Gut Rumbles
 

April 21, 2006

hometown meme

I stole the idea from here. I'm supposed to say four "cool" things about my hometown. I was born in eastern Kentucky and I now live in Rincon, Georgia, but I still consider Savannah, the "Hostess City of the South," "Sugartown," "The Beautiful Lady With a Dirty Face," "Home of Savannah Sand Gnats Baseball" as my hometown. So here goes...

1) St. Patrick's Day. Savannah is a fairly conservative place, but once every year the city becomes a painted whore in full party mode. Drunken debauchery is the rule of the day, with a big parade thrown in for good measure. Port-o-Lets overflow with beer piss and downtown bars are standing room only. Lotsa sport fucking occurs that day and usually at least one person dies from falling into the Savannah River and drowning or toppling off a River Street railing to land head-first on the cobblestones below. Titty-flashing once was a popular activity, but police frowned on that practice, the bastids, and they started arresting wimmen who displayed their goodies. You don't see many bare titties anymore, but you can see LOTS of wimmen with half-masted pants, squatting to pee outside the overflowing Port-o-Lets. One of my fondest St. Patrick's Day memories is holding my wanger with my left hand and shaking hands with Savannah Mayor John Rossikas (sp?) with my right as we both pissed in a River Street alley and I told him that I never voted for his ass. Hizzoner was drunk as a skunk.

2) Movies. LOTS of movies besides Midnight in the Garden of Good and Evil were filmed in Savannah and it's always a hoot to watch the finished product to see how many places and people you recognize. Remember the Burt Reynolds flick, Gator? A lot of that movie was shot on River Street, and Jerry Reed's "office" was in "The Other End" tavern, where I once played guitar and sang back in the day. I also saw River Street transformed into 1860s Boston for the movie Glory. There have been a bunch of others, but I'm too lazy to name them all.

3) Good Food. I don't care what kind of food you like--- you'll find it in Savannah. I love the fresh seafood myself, but you have lots of other options. Home cookin'? Try "Mrs. Wilkes' Boarding House." "The Lady & Sons" is good, too, but kinda pricey. "The Pirate's House" has a reputation a lot better than the food, but people like to eat there just to say that they did. "Ethnic" food? Name your poison. Hell--- my brother told me last weekend about a vegan Indian restaurant that's really good.

4) Oak Trees. Savannah was the first "planned city" in the country. James Oglethorpe laid out the downtown area in neat squares, which form little parks where people who work downtown go to eat lunch and feed the tree rats squirrels. The squares are filled with majestic live oaks draped in Spanish Moss that provide shade and beauty for lazy folks who like to sit on a park bench and vegetate for a while. It's VERY pretty.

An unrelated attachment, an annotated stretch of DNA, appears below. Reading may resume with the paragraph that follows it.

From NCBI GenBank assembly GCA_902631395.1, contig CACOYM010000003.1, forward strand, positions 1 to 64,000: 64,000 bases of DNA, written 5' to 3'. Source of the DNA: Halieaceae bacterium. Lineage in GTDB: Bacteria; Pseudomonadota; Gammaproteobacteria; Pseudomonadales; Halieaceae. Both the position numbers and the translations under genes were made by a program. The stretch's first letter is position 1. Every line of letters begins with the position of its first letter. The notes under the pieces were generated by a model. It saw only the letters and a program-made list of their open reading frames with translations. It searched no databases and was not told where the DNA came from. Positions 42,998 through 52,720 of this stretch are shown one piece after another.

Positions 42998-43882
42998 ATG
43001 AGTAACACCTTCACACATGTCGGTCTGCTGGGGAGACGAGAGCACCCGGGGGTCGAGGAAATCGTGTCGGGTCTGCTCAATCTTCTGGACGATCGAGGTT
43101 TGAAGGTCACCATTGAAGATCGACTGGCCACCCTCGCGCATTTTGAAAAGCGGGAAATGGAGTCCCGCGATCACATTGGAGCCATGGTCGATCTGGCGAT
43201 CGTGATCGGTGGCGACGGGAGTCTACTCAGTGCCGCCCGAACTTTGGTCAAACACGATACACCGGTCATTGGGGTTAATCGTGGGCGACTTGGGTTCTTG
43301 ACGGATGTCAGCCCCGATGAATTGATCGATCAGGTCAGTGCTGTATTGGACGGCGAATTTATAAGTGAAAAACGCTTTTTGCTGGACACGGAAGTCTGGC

Of course, once you leave the "planned" area, Savannah resembles something a kid put together when he was off his Ritalin, but I believe that every city has its urban sprawl and Savannah is no different. Just stay out of the "projects" after dark. There, from their government-subsidized, low-income housing, members of a downtrodden ethnic minority seek acceptance from a racist society by robbing and killing a lot of people, usually each other, but they'll occasionally prey greet an unwary tourist with the same hospitality. But if you simply MUST have your crack cocaine, that's the place to go.

There. Meme complete. Doesn't it make you want to visit Savannah?

Comments

Why, yes, it does.

Posted by: Lolly on April 21, 2006 10:27 AM

The last time I was in Savannah, I had a ball.

Pure southern-hospitality goodness under a sweltering July sun. I have pictures somewhere of ships in the river and a photo of the statue of that crazy lady waving at the boats.

They serve whiskey on River Street, at 10:00 a.m.

Posted by: Pawpaw on April 21, 2006 11:38 AM

Sure does.

Posted by: Jim -PRS on April 21, 2006 01:32 PM

I love Savannah. I used to work a lot of the shutdowns at the papermill.

I've also been there on St. Paddy's day on a few occasions. I used to take the train up from Jacksonville. At the time you could BYOB in the club car, but those days are probably gone now.

Fun place though.

Posted by: Mrite on April 21, 2006 04:13 PM
Post a comment














*Note: If you are commenting on an older entry, your
comment will not appear until it has been approved.
Do not resubmit it.